Plants cespitose, forming widely separated colonies, acaulescent or occasionally caulescent; rosettes 1-5 per colony, usually small. Stems erect, simple, shorter than 1 m. Leaf blade linear, plano-convex or plano-keeled, widest near middle, 33-65 × 0.5-0.8 cm, slightly flexible, margins entire, white to grayish. Inflorescences mostly green, racemose, sometimes paniculate proximally, occasionally paniculate and long-racemose distally, arising within rosettes, (5-)7-13 dm, glabrous; bracts erect; peduncle scapelike, 0.1-0.5 m, to 2.5 cm diam. Flowers pendent; perianth campanulate or rarely globose; tepals distinct, cream or greenish, often tinged rose or rosy brown, narrowly elliptic to broadly elliptic, 5.5-7 × 2-3.2 cm; filaments to 2.5 cm; anthers 3.2-4.8 mm; pistil 1.5-3.2 cm; style white or pale yellowish green, 7 mm; stigmas lobed. Fruits erect, capsular, dehiscent, oblong-cylindric, occasionally constricted at middle, 5-5.7 × 2-2.5 cm, dehiscence septicidal. Seeds glossy or dull black, thin, 6-10 mm.
Flowering spring. Juniper-pinyon pine woodlands to adjacent grasslands; 1100--2100 m; N.Mex.
J. M. Webber (1953) believed Yucca intermedia to be a hybrid between Y. glauca and Y. angustissima or Y. baileyi. S. D. McKelvey (1938-1947) recognized var. ramosa based primarily on paniculate inflorescences. Plants of this type are found in the southeastern area of the species range, where populations with only paniculate inflorescences occur, as well as populations with racemose and paniculate inflorescences.
FNA 2003, Allred and Ivey 2012, Carter 2012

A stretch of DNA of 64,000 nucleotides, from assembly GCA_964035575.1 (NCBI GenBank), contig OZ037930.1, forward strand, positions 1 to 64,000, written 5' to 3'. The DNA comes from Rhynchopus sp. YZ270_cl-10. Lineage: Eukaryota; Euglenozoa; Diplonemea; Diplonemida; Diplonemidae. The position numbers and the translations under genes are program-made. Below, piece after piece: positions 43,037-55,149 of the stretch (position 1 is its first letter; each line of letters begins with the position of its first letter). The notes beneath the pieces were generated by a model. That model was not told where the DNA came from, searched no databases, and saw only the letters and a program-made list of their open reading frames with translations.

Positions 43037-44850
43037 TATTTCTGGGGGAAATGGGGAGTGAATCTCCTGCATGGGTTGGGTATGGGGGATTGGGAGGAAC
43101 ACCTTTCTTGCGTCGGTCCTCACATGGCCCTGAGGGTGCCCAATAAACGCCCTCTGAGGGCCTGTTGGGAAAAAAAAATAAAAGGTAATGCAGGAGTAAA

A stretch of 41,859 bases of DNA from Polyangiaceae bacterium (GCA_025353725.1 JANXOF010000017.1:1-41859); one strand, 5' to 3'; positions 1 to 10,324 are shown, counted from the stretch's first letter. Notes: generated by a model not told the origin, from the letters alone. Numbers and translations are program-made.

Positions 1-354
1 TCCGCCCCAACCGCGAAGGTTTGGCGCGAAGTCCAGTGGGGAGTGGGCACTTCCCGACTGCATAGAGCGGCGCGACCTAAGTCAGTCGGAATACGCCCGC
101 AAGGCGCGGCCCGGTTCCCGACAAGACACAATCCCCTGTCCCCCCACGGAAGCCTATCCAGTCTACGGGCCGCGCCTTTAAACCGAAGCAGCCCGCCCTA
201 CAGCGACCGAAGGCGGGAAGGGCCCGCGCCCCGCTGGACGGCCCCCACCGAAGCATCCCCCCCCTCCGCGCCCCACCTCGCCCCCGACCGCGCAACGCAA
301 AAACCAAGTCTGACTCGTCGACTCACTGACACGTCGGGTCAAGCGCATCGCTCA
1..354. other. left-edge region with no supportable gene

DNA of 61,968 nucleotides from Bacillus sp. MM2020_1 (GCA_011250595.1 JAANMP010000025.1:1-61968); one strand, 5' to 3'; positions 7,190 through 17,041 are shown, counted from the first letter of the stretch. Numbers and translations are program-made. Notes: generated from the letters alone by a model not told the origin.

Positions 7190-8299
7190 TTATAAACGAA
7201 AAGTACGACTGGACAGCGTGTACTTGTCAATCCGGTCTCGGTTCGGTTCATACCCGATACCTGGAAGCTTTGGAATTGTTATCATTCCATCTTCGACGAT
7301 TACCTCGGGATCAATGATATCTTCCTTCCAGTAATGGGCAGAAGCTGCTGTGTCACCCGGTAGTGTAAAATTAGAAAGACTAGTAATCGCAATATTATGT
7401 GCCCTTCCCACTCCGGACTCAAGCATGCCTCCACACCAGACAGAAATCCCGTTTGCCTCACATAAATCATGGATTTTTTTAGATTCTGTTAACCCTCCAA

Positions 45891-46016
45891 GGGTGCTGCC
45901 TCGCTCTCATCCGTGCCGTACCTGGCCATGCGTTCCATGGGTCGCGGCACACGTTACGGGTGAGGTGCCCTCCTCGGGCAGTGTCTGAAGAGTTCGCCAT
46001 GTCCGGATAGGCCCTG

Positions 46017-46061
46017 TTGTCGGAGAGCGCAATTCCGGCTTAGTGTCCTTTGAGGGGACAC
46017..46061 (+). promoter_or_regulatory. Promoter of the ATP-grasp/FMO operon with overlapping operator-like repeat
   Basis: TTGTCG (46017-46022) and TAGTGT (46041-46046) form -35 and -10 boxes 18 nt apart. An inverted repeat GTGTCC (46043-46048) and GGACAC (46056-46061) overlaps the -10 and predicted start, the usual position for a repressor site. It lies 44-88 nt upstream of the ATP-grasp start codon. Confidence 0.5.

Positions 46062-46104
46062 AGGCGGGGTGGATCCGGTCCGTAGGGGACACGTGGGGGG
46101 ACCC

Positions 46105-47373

Duration: Perennial Nativity: Native Lifeform: Shrub General: Acaulescent to occasionally caulescent plant from a woody caudex; stems, when present, erect, unbranched, shorter than 1 m; plants form small, widely separated colonies, with 1-5 rosettes per colony. Leaves: Leaf blade long and narrow, half-circle shaped in cross section (one surface flat and the other rounded), widest near middle, 33-65 cm long by 5-8 mm wide, slightly flexible, the margins smooth, white to grayish. Flowers: Inflorescences mostly green, racemose, sometimes paniculate toward the bottom, arising within rosettes, 50-130 cm tall, glabrous; flowers pendent; perianth campanulate or rarely globose, cream or greenish, often tinged rose or rosy brown, 6-7 cm long. Fruits: Capsules erect, oblong-cylindric, occasionally constricted at middle, 5-6 cm long, splitting open when mature to release the seeds. Seeds glossy or dull black, thin, 6-10 mm Ecology: Found in juniper-pinyon pine woodlands and adjacent grasslands, from 3,500-4,000 ft (1067-1219 m); flowers in the spring. Distribution: Central and northeastern New Mexico Notes: Allred and Ivey treat this taxon as a variety of Y. baileyi, and indeed the two species are quite similar. According to Allred, they are distinguished by the height of the inflorescence. Y. baileyi has shorter raceme, 25-80 cm long (distance from lowest flower to highest flower), on a shorter stalk, less than 20 cm long, with most of the flowers well embedded among the rosette leaves. Y. intermedia has a longer raceme, 70-130 cm (although sometimes shorter), on a longer stalk, 10-50 cm long, with the lowest flowers elevated to about the tips of the leaves. The species has been considered a hybrid between Y. glauca and Y. angustissima or Y. baileyi, though not based on any genetic evidence. It is considered a challenging taxon to precisely define, because of the similarities with its hypothesized parent species. It is the Yucca commonly seen in central New Mexico, and is commonly believed to be restricted to that state. Ethnobotany: Yucca roots were used to make soap and shampoo, and had ceremonial uses. Etymology: Yucca comes from Haitian word yuca, or manihot, because young inflorescences are sometimes roasted for food; intermedia means in between, probably referring to its hypothesized hybrid origins. Synonyms: Yucca intermedi, Yucca baileyi. var. intermedia Editor: AHazelton 2015